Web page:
Georgetta,
Here are more links that I could find on when to test, somewhat
contradictory.  Since the Elisa looks for antigens, not antibodies,
you can test as young as you like without worrying about maternal
antibodies interfering.  But, since the virus needs some time to
incubate (I'm seeing anywhere from 2-9 weeks mentioned) the earlier
you test, the greater a risk you run of getting a false negative.
Maybe decide based on risk factors, quarantining those from colonies
with a history of positives, those from hoarders, the runts, and
sickies as long as possible, and quickly socializing those born to
indoor only cats in small number homes (oops litters, or the "I just
wanted the kids to see the miracle of birth" babies)?  Most cats are
adopted out as negative on the basis of just one test, and most
adopters don't retest, so there are probably a lot of positives
slipping through already anyway.

Beth

http://www.winnfelinehealth.org/Pages/FeLV_Web.pdf

“Vaccination for FeLV does not affect test results since the tests are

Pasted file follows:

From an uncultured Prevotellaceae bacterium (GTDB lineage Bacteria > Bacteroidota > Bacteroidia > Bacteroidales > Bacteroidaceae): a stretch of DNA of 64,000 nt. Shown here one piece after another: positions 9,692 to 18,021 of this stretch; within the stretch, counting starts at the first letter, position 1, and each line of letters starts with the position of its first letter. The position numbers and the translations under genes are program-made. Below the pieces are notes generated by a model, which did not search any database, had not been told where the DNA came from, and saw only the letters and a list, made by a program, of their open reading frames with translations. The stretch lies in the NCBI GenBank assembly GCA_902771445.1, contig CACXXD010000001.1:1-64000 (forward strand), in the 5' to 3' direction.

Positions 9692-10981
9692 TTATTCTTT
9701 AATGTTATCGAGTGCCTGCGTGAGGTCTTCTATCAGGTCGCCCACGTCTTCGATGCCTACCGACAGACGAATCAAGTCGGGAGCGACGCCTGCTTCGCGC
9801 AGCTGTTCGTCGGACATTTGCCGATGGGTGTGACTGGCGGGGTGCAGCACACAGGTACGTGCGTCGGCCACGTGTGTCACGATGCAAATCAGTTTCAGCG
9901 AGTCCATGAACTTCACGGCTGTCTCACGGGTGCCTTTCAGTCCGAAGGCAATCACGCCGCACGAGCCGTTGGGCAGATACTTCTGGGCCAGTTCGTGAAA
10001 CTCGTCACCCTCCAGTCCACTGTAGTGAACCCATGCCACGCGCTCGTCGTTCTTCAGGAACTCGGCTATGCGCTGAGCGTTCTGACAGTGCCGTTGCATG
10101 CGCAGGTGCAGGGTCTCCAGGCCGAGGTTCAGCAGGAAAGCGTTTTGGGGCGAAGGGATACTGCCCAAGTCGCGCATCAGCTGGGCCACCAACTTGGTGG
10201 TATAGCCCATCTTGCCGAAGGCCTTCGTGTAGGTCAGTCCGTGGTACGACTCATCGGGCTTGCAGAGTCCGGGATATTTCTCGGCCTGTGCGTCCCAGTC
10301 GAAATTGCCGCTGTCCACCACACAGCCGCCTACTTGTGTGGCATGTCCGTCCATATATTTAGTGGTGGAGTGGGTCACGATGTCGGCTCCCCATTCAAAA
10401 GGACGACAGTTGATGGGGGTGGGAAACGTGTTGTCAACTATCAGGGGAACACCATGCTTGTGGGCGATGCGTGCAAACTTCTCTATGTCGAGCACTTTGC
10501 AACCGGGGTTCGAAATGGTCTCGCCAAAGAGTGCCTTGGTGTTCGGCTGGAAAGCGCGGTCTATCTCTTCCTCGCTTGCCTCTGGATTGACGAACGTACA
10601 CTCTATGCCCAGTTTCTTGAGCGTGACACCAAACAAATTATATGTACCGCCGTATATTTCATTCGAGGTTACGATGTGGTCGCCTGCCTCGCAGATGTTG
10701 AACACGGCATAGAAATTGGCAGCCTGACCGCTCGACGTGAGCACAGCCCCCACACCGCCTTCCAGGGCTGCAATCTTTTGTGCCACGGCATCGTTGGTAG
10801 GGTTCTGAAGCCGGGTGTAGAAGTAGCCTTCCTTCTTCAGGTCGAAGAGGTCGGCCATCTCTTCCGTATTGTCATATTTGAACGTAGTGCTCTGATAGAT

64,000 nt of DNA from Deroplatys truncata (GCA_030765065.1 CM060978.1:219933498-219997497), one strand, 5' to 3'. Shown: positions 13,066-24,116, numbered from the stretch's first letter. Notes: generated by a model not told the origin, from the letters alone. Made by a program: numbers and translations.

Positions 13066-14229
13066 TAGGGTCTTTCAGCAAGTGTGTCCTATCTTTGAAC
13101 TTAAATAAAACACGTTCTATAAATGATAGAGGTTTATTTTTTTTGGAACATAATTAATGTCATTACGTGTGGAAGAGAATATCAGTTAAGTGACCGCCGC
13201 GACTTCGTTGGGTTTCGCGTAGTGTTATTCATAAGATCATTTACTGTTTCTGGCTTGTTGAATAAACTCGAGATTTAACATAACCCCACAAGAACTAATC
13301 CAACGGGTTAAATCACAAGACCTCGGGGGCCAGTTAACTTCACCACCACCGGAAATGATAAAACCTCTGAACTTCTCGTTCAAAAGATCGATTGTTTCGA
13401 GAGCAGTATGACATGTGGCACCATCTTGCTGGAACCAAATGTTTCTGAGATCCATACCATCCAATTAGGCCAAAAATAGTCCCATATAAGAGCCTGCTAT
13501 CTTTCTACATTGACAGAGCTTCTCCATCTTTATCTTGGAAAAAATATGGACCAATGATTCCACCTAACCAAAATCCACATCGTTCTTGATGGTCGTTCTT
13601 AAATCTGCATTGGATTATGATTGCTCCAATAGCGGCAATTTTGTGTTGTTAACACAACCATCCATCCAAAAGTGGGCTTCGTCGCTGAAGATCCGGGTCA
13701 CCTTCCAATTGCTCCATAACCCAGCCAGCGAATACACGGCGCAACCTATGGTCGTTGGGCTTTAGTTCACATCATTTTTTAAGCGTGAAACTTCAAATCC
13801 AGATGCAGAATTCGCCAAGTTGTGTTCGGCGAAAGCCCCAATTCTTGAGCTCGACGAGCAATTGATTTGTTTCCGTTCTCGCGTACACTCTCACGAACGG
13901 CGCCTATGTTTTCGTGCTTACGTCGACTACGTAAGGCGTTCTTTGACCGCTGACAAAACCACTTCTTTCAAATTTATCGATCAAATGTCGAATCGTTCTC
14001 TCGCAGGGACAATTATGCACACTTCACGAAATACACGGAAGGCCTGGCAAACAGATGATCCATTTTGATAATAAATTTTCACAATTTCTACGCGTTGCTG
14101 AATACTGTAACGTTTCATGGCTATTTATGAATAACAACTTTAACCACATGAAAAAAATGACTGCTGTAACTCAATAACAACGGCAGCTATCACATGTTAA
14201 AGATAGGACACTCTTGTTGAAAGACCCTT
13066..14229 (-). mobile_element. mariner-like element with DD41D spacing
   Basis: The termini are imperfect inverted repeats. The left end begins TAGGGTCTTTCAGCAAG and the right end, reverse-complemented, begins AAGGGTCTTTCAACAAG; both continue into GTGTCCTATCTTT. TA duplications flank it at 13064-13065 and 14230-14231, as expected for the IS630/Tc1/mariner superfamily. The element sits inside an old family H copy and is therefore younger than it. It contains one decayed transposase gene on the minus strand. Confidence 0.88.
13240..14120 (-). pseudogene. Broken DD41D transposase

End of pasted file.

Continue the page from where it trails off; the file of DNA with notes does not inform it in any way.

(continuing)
for viral antigens, not antibodies. Kittens can be tested at any age
because maternal immunity does not interfere with testing.”


http://www.cpvh.com/Articles/17.html


“Diagnosis is made by clinical signs and a positive blood test.
Testing is recommended for kittens at least 8-9 weeks of age, all
stray cats, and ill cats.  Because of the incubation period and also
the cat’s ability to fight off the disease, it is recommended to
perform two tests at least two months apart.  A new kitten or stray
cat could be incubating FeLV, and if tested too early in the disease,
will receive a false negative result on the test.”



http://www.vet.uga.edu/vpp/clerk/iyer/index.php

“Viremia is usually evident 2-4 weeks after FeLV infection.”



http://www.felineleukemia.org/felvhlth.html

Chart for testing protocols which recommends final testing be done 90
days post exposure, if possible.  Also gives different protocols based
on known versus unknown exposure history.

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